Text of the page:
Built at the edge of a rural landscape ravaged by illegal quarrying, the Sharanam Centre for Rural Development enables a local NGO to expand its transformation of chronically underdeveloped villages outside pondicherry, India

Meaning “refuge”, Sharanam was conceived following the 2004 Indian Ocean tsunami to host community programmes in education, health and poverty alleviation. In this scarred context, the architect Jateen Lad sought to create buildings of dignity and tranquility while addressing pressing social and environmental concerns in the process.

photos: jateen lad
site plan
south elevation and long section
cross section through vault pond and office building

Sharanam comprises a large vaulted multi-purpose hall, meeting spaces, offices, newspaper studio, radio station and a community kitchen on a 5-acre site now healed and revived through extensive plantation. An entrance sequence leading through eucalyptus groves, an avenue of palms and a shaded amphitheatre reveal glimpses of the buildings.

The project is constructed from the most local of resources – the red soil of the site from which over 200,000 earth blocks were manually pressed before curing under the hot sun. The superstructure utilizes self-supporting techniques to build an array of extremely thin masonry vaults, spanning 9.5m, over a sequence of distinct gathering spaces created by folding walls, level changes and ornamental ponds. Stone slabs step down into a hall defined by a massive granite thinnai – a raised platform inspired from the Tamil vernacular - which is scaled for small groups, workshops for 50-60 or an audience of 200. The thinnai extends to form a stage beyond which a smaller circular hall is set out under the detached eastern vault.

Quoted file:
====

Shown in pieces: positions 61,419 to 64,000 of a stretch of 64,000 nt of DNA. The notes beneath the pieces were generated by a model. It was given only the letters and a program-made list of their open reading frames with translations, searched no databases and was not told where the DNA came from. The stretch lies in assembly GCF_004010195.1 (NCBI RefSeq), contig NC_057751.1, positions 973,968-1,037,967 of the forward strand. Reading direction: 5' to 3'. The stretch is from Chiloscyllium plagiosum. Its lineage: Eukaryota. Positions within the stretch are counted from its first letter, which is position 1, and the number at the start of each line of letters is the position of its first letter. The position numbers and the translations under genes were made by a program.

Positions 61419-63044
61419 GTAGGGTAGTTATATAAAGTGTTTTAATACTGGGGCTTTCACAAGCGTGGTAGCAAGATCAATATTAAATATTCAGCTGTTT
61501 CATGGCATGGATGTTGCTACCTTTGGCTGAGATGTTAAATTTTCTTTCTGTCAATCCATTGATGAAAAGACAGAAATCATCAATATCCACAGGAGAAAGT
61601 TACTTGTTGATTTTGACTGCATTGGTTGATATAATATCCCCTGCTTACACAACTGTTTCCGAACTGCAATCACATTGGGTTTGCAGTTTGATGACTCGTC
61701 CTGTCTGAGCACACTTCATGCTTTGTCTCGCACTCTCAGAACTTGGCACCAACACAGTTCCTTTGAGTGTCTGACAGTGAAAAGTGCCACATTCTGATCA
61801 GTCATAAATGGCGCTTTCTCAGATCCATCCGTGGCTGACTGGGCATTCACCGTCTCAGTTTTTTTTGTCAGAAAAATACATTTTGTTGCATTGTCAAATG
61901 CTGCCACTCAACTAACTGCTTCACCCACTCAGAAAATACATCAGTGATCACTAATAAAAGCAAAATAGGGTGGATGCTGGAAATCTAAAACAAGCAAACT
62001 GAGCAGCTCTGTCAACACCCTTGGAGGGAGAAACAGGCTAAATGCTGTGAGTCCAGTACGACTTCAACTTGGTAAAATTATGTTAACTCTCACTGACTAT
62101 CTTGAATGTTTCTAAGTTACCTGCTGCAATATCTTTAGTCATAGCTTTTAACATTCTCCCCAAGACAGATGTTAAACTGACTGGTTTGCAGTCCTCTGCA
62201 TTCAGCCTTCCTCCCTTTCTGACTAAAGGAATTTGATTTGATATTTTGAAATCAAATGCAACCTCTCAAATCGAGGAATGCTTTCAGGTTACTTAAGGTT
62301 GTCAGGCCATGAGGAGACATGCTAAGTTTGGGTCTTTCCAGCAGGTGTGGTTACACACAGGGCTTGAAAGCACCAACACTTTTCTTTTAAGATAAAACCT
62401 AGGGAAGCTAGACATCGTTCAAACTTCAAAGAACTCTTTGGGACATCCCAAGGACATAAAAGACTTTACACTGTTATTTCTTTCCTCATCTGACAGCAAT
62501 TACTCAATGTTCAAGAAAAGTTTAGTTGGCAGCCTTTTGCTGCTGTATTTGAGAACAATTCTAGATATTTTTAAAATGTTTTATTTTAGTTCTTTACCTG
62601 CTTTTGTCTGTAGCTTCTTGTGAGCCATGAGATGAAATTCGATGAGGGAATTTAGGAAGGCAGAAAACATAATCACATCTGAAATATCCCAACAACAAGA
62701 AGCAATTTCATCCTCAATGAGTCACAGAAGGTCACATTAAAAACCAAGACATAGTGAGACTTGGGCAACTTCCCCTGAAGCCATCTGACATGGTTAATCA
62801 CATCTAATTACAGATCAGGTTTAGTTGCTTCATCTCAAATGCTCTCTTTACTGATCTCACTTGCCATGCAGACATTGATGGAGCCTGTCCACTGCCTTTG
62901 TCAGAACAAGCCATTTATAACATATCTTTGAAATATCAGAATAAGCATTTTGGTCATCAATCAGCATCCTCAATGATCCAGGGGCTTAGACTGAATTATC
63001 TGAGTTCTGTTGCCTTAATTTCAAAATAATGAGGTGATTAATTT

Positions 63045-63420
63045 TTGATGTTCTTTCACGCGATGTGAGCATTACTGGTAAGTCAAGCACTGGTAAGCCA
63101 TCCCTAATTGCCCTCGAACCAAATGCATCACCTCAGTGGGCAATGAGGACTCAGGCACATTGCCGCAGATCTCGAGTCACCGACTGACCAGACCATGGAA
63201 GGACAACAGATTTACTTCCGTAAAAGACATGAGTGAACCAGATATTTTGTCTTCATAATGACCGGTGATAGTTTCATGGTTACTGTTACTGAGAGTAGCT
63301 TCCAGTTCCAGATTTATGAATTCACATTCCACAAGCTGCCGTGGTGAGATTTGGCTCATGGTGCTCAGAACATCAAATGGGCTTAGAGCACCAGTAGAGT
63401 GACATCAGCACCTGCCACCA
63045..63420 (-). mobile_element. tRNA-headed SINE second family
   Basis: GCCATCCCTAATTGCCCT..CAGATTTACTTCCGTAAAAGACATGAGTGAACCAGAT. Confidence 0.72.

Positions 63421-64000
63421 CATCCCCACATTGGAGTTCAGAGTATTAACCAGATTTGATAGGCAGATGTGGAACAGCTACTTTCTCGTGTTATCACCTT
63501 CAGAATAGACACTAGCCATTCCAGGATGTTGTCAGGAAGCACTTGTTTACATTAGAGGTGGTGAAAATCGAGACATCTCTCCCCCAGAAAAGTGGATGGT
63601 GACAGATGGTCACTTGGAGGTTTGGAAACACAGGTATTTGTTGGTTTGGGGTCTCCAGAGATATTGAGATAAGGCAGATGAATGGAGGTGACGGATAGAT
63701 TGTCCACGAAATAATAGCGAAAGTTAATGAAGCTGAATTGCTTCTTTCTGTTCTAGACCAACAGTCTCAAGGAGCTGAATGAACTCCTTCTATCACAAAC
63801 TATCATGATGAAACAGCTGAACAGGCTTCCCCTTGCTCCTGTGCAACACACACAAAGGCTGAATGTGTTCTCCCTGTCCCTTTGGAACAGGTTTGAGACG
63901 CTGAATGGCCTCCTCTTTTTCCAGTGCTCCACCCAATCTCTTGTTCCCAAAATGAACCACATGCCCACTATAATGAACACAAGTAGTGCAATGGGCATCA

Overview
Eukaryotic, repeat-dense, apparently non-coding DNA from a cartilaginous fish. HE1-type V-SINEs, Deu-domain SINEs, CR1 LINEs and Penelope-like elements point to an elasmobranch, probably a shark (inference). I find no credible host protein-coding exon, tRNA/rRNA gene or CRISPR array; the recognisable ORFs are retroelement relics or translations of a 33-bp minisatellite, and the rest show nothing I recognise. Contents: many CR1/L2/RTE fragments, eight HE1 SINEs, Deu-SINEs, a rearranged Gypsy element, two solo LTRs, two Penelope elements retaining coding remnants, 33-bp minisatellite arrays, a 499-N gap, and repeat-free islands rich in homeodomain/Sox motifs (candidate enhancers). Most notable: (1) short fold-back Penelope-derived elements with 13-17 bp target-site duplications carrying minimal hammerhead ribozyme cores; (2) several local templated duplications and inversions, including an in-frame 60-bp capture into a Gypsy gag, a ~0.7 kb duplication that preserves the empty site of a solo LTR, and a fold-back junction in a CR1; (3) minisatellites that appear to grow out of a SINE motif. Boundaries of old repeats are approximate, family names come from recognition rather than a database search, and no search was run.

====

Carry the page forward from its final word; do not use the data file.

In response to the hot and humid climate, the open array of piers funnel coastal breezes into the building ensuring thermal comfort without air-conditioning or fans.

Deep verandas connect to office buildings with long minimalist walls, full-height teakwood glazing, cool-to-touch earth plastered walls, pigmented flooring and insulating roof gardens.

Entirely hand-built with only rudimentary tools and without a contractor, the construction was set up as a development project upgrading the employable skills and livelihoods of over 300 local village workers who were trained on-the-job in precision blockmaking, masonry, metalwork, precasting, carpentry, stonework, flooring and finishing techniques. This procurement route ensured over 50% of the construction costs were directly invested into the villages through wages. Today, previously unskilled workers are employable in the construction industry with many undertaking lucrative, professional contracts.

Through this approach Sharanam has aimed to demonstrate how architecture working from the bottom-up can help foster sustainable social and economic development.

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